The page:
Jo Ann Keegan, Vicky Heine and Ginny Esposito are three local women on a mission.

Jo Ann Keegan, Vicky Heine and Ginny Esposito are three local women on a mission.

"I grew up with guns all my life. I belong to the Middletown Pistol & Rifle Association and I'm also vice-president, as well. As a member of the club, I noticed right away that there were no women in the club," says Heine.

Therein lies the problem with many fish and game clubs. Even those that have women members, it's usually nothing more than a token amount. These women want to change that, knowing that women who see others getting involved may be inclined to give it a try themselves.

"Women aren't involved enough. I feel like New York needs the support of our women to keep our heritage and love of the outdoors and shooting sports going," Keegan says.

Keegan has been active in shooting sports for nearly 10 years now. Her passion runs deep.

Esposito is the same way.

"My father raised us to appreciate the shooting sports," she says. "He felt it was very important for us to understand how to handle firearms. As I had children, both my son and daughter were taught safe gun handling, as well.,"

The void these women see is real. Where does a woman go if she's interested or even curious about learning the shooting sports? What venues are there to encourage that kind of interest?

According to the National Shooting Sports Federation (, women are the fastest growing segment of shooting sports participants. They may not always hunt, but many women find enjoyment in recreational and competitive pistol, rifle and shotgun shoots.

While there is more of a push to encourage women to take up shooting and outdoor sports in general, there are only a few events for them. Clubs that do hold women-oriented events don't hold enough of them during the year. I say one or two events are just not enough.

So Keegan, Heine and Esposito organized and held their first "women-only" sporting event. Their Women's Educational Outdoor Sports Program at the Middletown Pistol & Rifle Association ran a few weeks ago and 10 women attended. You need to start somewhere, and this was a great way to get the ball rolling.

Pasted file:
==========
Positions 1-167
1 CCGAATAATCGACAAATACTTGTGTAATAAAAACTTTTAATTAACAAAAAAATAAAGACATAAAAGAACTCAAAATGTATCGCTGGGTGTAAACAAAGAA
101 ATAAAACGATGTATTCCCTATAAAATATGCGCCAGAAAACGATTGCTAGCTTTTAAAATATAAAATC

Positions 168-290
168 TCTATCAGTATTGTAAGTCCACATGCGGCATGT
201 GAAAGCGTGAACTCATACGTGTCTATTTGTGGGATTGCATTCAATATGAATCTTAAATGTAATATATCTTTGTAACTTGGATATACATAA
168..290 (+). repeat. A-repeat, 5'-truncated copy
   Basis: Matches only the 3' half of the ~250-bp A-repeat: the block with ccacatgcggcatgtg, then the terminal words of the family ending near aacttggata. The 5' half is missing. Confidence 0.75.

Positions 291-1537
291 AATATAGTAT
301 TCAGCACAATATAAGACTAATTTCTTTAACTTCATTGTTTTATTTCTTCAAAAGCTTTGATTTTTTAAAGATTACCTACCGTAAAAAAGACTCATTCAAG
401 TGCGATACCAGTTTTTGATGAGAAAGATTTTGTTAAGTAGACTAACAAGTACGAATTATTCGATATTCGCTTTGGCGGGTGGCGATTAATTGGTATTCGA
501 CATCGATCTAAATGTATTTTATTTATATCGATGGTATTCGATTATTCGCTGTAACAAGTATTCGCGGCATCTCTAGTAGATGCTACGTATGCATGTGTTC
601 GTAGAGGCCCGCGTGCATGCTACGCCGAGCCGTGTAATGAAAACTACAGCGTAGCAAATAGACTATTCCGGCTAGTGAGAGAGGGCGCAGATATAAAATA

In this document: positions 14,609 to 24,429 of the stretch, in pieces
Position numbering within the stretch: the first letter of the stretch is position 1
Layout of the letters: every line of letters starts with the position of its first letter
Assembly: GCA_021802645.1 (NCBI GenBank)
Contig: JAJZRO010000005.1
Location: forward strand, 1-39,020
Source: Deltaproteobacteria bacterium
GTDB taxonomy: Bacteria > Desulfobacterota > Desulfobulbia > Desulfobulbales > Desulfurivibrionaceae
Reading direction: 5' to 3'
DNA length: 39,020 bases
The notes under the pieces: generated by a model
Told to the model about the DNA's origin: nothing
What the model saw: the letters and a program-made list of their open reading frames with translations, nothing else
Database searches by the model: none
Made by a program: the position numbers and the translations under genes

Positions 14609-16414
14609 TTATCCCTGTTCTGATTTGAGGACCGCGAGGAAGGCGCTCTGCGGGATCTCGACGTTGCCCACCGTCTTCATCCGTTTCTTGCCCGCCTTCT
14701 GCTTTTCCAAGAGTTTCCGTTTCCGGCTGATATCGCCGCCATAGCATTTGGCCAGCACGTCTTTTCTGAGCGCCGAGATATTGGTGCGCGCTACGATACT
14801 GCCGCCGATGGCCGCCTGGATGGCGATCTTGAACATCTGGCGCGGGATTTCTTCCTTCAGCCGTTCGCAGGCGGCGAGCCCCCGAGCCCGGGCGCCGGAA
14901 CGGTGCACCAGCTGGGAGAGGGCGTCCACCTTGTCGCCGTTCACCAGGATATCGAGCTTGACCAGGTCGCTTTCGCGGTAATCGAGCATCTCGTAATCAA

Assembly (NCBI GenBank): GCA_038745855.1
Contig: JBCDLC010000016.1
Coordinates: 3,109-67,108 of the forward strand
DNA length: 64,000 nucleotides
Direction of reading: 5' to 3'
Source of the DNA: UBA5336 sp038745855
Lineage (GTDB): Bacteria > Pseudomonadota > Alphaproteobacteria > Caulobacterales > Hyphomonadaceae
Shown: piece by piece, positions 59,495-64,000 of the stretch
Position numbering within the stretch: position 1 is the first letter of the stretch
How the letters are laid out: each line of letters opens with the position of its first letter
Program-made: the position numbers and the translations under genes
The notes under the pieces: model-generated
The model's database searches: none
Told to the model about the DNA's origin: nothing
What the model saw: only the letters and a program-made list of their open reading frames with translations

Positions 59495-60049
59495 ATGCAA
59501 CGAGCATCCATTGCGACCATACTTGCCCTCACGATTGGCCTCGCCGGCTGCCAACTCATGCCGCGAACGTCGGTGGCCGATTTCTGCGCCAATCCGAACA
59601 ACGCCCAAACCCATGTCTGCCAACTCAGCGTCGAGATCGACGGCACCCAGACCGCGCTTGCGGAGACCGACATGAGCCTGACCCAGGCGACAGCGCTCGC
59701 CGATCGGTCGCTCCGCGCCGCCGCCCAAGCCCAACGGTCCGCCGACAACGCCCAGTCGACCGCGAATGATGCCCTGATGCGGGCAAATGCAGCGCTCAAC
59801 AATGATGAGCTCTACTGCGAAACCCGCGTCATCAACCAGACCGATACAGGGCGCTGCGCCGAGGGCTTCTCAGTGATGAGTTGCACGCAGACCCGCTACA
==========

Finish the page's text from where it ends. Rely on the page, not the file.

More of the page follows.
Instructors from the Middletown Pistol & Rifle Association provided the women with instruction on safe firearm handling and marksmanship. Few of the women who attended had any prior experience with firearms.

When I asked them what they thought the main reason was for lack of women participating in shooting sports, all three said the same thing: negative media coverage.

Another reason is that "a lot of women are intimidated by the men," says Heine. They also contend that many women who do shoot are better than men. I wouldn't argue with that.

Their plans include asking for more clubs to host "just for women" seminars and outings.

One event per month per club is the vision Heine articulates for the group.

If you're a club member and want to do more, contact either Heine at 845-782-0048, or Keegan at 845-361-4358.

Giving women more opportunities to experience the shooting sports, along with other outdoor venues, is critical to the long-term health of our shooting future. It won't happen unless you just do it.

David Dirks' outdoors column appears weekly. Readers can download the DirksOutdoors podcast show from his Web site